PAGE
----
This is the single thing holding me back from moving my machines to High Sierra/Mojave; without the ability to diagnose/repair directory issues, I can't move up - Alsoft has had the same page up about APFS support for a year. if anyone has any info on when/if DiskWarrior will support APFS, I'd love to know about it, or is there any other app with the kind of directory repair capabilities of DiskWarrior out there that does support APFS?
As I mentioned recently, I had similar concerns and chose to install High Sierra on an SSD that I set up with GUID partitioning and the HFS+ Journaled file system. If you have extra external drives, I suspect you can perform the same trick with Mojave:
  1. Clone your current drive to an external drive using Carbon Copy Cloner.
  2. Boot from that external drive.
  3. Format another external drive as GUID/HFS+ and set it aside.
  4. Upgrade to Mojave on your booted external, which likely will shove APFS on you.
  5. Clone the upgraded Mojave over to the HFS+ drive.
  6. Boot from that HFS+ drive.
  7. Test everything.
  8. Then finally clone Mojave on the HFS+ drive back over to your original drive, which you could also reformat as GUID/HFS+ ahead of time, if it is not.
Feel like being a guinea pig?
 


So far, Mojave's most annoying, niggling, nit-picking "feature:"

Every time I choose Apple > System Preferences, it immediately goes to the Software Update panel and begins checking (even though I have it all disabled).

It doesn't do this when opened from the dock, but who needs another icon in the dock when a menu is that close?

I don't know if it would do this if there weren't printer drivers it insists I should download, even though mine are all as new or newer, but direct from the manufacturer. I have had much less hassle using the manufacturer's installs.

FYI, I first installed it on an OS X 10.11 bootable external hard drive. It converted the drive to APFS.

Adobe CS6 appears to be working, just the expected 32-64 bit warnings, and the removal of my empty Java folders to fool Adobe Illustrator.
 




Nestled within that review are links to some stunning details about APFS that I had not previously seen:
I strongly recommend viewing Tim Standing's presentation before embracing APFS (or Mojave).
OMG! Tim Standing's presentation scared the bejeezus out of me. Until I hear of only good reports coming from MacInTouch members (regarding reliability, data recovery, etc.), APFS is banned from my system. I'm playing with Mojave but on an HFS+ SSD partition.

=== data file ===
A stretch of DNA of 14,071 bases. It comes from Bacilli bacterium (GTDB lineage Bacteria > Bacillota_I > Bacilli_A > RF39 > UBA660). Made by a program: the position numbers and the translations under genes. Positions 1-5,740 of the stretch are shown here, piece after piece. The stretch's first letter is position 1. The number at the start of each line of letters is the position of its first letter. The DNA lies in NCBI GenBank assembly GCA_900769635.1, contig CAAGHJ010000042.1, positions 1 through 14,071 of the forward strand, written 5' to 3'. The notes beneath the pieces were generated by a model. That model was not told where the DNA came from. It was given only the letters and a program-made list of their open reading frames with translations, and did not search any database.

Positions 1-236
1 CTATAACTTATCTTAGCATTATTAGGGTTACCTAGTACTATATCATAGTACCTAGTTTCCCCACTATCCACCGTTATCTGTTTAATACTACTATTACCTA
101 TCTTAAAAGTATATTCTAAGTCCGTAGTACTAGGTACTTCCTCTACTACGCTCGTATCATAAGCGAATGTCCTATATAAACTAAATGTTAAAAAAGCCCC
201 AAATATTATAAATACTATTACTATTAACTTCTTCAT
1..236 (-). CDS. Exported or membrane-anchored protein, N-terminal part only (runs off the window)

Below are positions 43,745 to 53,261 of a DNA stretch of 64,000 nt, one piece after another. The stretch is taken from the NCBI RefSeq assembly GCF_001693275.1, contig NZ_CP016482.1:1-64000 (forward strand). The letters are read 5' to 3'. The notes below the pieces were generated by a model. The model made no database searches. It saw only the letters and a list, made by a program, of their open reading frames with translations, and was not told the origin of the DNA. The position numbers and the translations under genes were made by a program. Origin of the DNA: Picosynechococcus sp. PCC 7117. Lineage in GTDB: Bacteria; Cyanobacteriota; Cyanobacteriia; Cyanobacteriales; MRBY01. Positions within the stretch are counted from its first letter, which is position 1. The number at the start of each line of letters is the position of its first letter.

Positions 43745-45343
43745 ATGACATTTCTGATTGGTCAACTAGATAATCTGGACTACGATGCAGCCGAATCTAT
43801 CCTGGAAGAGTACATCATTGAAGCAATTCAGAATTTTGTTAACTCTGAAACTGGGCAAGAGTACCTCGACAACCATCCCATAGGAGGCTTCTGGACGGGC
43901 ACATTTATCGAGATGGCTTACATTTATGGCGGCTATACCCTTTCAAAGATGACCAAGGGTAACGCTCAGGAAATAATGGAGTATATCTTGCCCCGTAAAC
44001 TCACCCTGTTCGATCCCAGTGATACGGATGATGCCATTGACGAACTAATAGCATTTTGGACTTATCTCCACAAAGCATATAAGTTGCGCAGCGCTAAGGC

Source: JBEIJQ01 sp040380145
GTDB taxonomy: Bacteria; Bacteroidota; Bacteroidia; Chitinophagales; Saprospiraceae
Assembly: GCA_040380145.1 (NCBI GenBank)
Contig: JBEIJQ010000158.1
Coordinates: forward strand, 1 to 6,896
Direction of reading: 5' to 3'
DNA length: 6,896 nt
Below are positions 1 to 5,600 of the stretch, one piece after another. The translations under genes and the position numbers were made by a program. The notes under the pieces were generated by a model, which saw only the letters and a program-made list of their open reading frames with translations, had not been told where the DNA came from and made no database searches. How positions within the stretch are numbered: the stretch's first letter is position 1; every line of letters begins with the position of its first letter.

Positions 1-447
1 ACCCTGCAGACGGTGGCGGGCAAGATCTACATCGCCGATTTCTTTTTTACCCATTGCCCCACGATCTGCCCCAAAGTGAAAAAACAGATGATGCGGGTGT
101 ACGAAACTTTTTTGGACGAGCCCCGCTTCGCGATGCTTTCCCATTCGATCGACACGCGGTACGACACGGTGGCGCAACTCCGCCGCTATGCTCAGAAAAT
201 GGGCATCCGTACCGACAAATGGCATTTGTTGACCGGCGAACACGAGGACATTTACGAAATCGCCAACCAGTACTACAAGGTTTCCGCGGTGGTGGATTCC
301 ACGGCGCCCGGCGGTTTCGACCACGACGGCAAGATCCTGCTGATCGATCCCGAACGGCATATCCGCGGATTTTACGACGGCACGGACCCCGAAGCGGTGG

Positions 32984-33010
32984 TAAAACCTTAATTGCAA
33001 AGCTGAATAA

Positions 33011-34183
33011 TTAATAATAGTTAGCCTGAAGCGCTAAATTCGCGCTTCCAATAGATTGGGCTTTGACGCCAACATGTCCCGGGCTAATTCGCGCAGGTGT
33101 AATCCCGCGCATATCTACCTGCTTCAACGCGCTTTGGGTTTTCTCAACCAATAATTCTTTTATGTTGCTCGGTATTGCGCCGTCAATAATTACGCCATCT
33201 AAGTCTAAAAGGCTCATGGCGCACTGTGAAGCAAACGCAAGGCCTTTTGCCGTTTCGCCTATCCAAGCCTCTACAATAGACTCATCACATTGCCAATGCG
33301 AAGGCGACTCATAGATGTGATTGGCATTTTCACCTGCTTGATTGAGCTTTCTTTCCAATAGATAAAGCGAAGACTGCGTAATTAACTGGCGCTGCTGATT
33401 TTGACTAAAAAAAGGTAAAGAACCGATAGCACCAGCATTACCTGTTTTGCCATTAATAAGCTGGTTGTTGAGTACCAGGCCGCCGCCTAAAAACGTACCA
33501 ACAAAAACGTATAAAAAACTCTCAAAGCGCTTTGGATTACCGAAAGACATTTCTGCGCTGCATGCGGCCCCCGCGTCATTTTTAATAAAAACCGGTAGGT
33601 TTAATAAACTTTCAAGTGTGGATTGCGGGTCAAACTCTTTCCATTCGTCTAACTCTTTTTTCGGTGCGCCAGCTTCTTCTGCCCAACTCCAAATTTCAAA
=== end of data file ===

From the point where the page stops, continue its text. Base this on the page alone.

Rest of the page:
Dan Hamilton

Moderator
I've updated and added some new articles over on MacStrategy…
Very useful info. Thank you. A question: LastPass is shown on your site as not compatible but due to get an update. In their forum I see conflicting info, with some users saying a "new version" was released months ago during Mojave beta and others saying it doesn't work. Any insights?
 


I have an old Filemaker 12 database that I would like to continue to access for info, but don't need to update. It runs OK for my purposes under High Sierra. Anyone know if Filemaker 12 can run (at all) under Mojave? Thanks!
 


Can anybody (hopefully more than one anybody) confirm that Aperture still works with the release version of Mojave??
Aperture has had only a few visual quirks before Mojave, but now it's quite a few times, importing new photos. This may be the warning that its days really are numbered. I haven't read that there is any really comparable DAM/photo editor for the Mac. Ugh.
 


I thought I'd try Mojave on my test Mac, a 2011 MacBook Pro with third-party SSD that's been a workhorse. First, I noticed that I can't right-click Mojave in the App Store and ignore it, the way I could with High Sierra (after someone here pointed out that secret trick). But when I tried to download Mojave, the App Store wouldn't let me. This computer, it turns out, isn't supported, and I can't even download the installer software with it.
There is a fellow named Collin (dosdude1) who has been creating "Patcher Tools for Unsupported Macs" for a while now.